At least 130 attacks on press freedom have taken place in Tunisia this year, media rights watchdog Reporters Without Borders (RSF) said on Thursday.
"Some 130 attacks on the freedom of the press have been identified since January 1, 2012. Among them, 84 cases of direct physical attacks on journalists," RSF's Tunisia director Olivia Grey told reporters.
"There are on average three attacks on journalists per week," she added.
Since the uprising that ousted former dictator Zine El Abidine Ali in January 2011, journalists have been targeted by police and protesters, notably radical Islamists, who often accuse them of "sowing sedition" through their news coverage.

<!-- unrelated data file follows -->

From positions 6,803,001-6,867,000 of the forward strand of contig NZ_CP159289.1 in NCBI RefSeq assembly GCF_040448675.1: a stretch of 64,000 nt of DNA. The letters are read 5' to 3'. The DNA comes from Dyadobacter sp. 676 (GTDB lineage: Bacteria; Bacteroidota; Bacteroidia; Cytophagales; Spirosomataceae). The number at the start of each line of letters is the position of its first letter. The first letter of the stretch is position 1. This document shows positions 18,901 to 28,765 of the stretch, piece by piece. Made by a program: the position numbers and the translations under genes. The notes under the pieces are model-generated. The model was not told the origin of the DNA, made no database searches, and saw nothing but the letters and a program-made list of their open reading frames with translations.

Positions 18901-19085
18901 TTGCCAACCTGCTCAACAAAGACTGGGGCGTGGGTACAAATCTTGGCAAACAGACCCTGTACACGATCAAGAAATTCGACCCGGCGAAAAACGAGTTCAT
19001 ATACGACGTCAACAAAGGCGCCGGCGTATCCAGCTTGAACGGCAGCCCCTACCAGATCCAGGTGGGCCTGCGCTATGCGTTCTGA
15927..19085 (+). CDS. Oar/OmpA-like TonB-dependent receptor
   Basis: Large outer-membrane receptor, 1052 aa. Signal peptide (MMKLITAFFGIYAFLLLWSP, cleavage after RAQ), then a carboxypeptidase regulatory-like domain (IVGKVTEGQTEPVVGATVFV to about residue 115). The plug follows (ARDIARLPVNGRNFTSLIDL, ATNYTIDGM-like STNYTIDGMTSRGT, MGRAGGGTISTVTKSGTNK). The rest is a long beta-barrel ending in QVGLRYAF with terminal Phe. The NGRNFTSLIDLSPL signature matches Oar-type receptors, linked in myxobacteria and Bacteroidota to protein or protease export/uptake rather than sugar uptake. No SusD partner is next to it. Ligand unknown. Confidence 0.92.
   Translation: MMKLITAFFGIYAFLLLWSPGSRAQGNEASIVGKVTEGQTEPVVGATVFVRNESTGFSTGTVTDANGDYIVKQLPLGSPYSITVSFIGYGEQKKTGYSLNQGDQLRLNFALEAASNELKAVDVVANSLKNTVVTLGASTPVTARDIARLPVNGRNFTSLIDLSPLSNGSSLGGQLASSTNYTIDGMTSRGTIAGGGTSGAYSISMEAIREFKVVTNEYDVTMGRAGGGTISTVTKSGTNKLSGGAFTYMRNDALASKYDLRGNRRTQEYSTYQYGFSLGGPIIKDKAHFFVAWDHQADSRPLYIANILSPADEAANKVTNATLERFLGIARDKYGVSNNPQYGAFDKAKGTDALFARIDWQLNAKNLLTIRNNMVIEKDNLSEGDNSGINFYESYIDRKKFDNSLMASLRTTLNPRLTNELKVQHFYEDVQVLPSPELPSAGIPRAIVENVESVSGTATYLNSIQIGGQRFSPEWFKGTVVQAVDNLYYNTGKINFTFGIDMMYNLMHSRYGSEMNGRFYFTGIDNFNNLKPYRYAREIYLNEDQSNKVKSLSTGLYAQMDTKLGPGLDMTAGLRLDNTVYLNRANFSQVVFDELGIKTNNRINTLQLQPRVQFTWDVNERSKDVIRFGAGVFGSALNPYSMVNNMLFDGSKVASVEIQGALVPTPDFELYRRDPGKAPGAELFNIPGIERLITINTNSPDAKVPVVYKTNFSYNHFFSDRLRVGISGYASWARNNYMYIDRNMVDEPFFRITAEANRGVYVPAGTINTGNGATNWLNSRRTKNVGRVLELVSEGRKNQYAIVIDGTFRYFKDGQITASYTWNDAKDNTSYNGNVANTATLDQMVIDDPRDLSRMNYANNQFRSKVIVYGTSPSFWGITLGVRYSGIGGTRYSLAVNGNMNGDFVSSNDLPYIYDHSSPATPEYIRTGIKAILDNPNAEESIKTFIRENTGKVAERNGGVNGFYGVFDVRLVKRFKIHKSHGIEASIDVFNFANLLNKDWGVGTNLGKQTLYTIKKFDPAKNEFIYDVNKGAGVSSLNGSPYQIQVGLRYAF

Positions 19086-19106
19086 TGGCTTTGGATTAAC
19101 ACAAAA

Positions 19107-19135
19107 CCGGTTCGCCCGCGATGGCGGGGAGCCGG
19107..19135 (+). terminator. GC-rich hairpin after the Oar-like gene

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The Tunisian authorities have said they want to purge the media of accomplices of the fallen regime, who are to be put on a black list, alongside journalists implicated in corruption cases dating back to the Ben Ali era.
"If journalists are guilty of acts of corruption, it's perfectly right that they should be sentenced. But an independent judiciary should carry out that work, relying on the facts, and not by publishing black lists," RSF director Christophe Deloire said.
"It's an exercise in exerting pressure for the purpose of intimidating" journalists, he added.
As well as intimidation, some journalists complain that the Islamist-led government is seeking to control the editorial content of several public media groups, including by appointing new directors without consulting their staff.